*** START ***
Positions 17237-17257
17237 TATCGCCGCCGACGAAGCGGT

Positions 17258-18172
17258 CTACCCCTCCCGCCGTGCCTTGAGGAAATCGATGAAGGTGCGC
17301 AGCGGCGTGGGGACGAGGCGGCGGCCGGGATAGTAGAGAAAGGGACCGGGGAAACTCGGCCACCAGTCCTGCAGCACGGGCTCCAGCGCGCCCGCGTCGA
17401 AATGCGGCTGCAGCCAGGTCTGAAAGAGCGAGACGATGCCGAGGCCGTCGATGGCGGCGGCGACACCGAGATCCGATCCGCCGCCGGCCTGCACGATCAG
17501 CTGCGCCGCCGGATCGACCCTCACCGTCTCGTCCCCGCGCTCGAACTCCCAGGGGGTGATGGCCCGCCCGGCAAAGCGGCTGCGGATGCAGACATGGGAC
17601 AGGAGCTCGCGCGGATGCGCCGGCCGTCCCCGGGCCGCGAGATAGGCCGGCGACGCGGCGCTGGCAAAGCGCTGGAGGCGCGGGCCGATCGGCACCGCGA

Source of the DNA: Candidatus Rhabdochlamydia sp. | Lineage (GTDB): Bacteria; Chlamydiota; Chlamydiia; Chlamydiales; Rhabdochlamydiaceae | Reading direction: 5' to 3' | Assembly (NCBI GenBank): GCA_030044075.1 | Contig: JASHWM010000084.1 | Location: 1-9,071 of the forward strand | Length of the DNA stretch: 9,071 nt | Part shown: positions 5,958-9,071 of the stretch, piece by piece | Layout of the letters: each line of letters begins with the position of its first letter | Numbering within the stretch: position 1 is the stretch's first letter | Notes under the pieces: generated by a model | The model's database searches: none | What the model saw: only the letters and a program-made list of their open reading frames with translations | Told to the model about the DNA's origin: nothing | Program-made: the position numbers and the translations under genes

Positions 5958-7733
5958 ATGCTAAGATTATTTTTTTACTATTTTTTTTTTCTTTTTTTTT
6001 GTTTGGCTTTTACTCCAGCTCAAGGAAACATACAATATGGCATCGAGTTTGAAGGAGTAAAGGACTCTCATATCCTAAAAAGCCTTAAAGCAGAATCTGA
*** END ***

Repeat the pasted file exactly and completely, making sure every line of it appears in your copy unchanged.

Positions 17237-17257
17237 TATCGCCGCCGACGAAGCGGT

Positions 17258-18172
17258 CTACCCCTCCCGCCGTGCCTTGAGGAAATCGATGAAGGTGCGC
17301 AGCGGCGTGGGGACGAGGCGGCGGCCGGGATAGTAGAGAAAGGGACCGGGGAAACTCGGCCACCAGTCCTGCAGCACGGGCTCCAGCGCGCCCGCGTCGA
17401 AATGCGGCTGCAGCCAGGTCTGAAAGAGCGAGACGATGCCGAGGCCGTCGATGGCGGCGGCGACACCGAGATCCGATCCGCCGCCGGCCTGCACGATCAG
17501 CTGCGCCGCCGGATCGACCCTCACCGTCTCGTCCCCGCGCTCGAACTCCCAGGGGGTGATGGCCCGCCCGGCAAAGCGGCTGCGGATGCAGACATGGGAC
17601 AGGAGCTCGCGCGGATGCGCCGGCCGTCCCCGGGCCGCGAGATAGGCCGGCGACGCGGCGCTGGCAAAGCGCTGGAGGCGCGGGCCGATCGGCACCGCGA

Source of the DNA: Candidatus Rhabdochlamydia sp. | Lineage (GTDB): Bacteria; Chlamydiota; Chlamydiia; Chlamydiales; Rhabdochlamydiaceae | Reading direction: 5' to 3' | Assembly (NCBI GenBank): GCA_030044075.1 | Contig: JASHWM010000084.1 | Location: 1-9,071 of the forward strand | Length of the DNA stretch: 9,071 nt | Part shown: positions 5,958-9,071 of the stretch, piece by piece | Layout of the letters: each line of letters begins with the position of its first letter | Numbering within the stretch: position 1 is the stretch's first letter | Notes under the pieces: generated by a model | The model's database searches: none | What the model saw: only the letters and a program-made list of their open reading frames with translations | Told to the model about the DNA's origin: nothing | Program-made: the position numbers and the translations under genes

Positions 5958-7733
5958 ATGCTAAGATTATTTTTTTACTATTTTTTTTTTCTTTTTTTTT
6001 GTTTGGCTTTTACTCCAGCTCAAGGAAACATACAATATGGCATCGAGTTTGAAGGAGTAAAGGACTCTCATATCCTAAAAAGCCTTAAAGCAGAATCTGA